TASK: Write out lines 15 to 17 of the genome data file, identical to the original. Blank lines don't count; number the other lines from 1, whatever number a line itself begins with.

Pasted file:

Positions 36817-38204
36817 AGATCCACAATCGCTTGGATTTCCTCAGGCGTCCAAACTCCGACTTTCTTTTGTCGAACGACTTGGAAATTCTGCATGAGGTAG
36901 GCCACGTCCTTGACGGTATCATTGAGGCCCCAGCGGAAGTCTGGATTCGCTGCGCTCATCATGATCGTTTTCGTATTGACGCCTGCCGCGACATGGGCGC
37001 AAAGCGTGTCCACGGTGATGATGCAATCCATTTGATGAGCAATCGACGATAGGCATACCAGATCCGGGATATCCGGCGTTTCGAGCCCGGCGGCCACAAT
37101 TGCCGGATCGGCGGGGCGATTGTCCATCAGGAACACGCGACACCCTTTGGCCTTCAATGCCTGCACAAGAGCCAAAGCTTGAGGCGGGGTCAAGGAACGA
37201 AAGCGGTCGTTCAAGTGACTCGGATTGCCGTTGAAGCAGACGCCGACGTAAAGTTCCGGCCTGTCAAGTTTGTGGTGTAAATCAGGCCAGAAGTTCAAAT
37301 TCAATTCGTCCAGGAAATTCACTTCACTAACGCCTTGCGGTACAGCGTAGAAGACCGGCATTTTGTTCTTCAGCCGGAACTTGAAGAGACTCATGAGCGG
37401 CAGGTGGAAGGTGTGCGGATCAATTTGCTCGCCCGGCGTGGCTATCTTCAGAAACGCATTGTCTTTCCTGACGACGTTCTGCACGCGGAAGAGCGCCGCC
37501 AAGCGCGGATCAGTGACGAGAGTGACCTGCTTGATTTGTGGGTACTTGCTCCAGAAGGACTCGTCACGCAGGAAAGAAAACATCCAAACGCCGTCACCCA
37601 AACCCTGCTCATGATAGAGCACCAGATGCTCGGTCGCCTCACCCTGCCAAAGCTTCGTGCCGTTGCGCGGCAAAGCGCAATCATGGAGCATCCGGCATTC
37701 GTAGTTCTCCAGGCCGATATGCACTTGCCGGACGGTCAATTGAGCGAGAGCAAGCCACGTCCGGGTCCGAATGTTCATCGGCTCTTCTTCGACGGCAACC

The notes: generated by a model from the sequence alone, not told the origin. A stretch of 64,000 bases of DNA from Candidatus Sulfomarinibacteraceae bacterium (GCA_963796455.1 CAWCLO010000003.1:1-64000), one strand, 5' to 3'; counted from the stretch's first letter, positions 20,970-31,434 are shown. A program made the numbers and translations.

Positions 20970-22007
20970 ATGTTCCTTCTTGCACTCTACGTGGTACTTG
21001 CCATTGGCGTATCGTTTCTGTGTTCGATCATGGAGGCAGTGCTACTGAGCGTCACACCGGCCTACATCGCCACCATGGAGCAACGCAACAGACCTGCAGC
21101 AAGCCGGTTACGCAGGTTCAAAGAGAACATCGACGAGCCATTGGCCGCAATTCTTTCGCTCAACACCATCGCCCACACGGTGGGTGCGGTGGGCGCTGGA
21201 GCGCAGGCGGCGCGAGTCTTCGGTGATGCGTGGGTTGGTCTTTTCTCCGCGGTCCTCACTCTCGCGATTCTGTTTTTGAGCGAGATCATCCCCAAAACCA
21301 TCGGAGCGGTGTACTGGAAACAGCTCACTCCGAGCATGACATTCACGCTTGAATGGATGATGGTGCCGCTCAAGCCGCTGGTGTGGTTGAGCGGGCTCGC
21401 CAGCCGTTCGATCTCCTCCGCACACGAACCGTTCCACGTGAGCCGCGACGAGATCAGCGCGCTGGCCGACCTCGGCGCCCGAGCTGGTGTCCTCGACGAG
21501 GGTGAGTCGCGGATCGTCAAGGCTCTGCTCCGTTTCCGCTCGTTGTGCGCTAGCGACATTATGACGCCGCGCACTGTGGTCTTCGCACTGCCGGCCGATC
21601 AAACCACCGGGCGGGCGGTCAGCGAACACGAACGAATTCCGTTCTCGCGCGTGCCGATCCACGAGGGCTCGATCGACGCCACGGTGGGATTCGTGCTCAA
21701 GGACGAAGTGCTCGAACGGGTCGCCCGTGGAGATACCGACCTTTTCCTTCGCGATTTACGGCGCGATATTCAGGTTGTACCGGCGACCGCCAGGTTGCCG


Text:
21001 CCATTGGCGTATCGTTTCTGTGTTCGATCATGGAGGCAGTGCTACTGAGCGTCACACCGGCCTACATCGCCACCATGGAGCAACGCAACAGACCTGCAGC
21101 AAGCCGGTTACGCAGGTTCAAAGAGAACATCGACGAGCCATTGGCCGCAATTCTTTCGCTCAACACCATCGCCCACACGGTGGGTGCGGTGGGCGCTGGA
21201 GCGCAGGCGGCGCGAGTCTTCGGTGATGCGTGGGTTGGTCTTTTCTCCGCGGTCCTCACTCTCGCGATTCTGTTTTTGAGCGAGATCATCCCCAAAACCA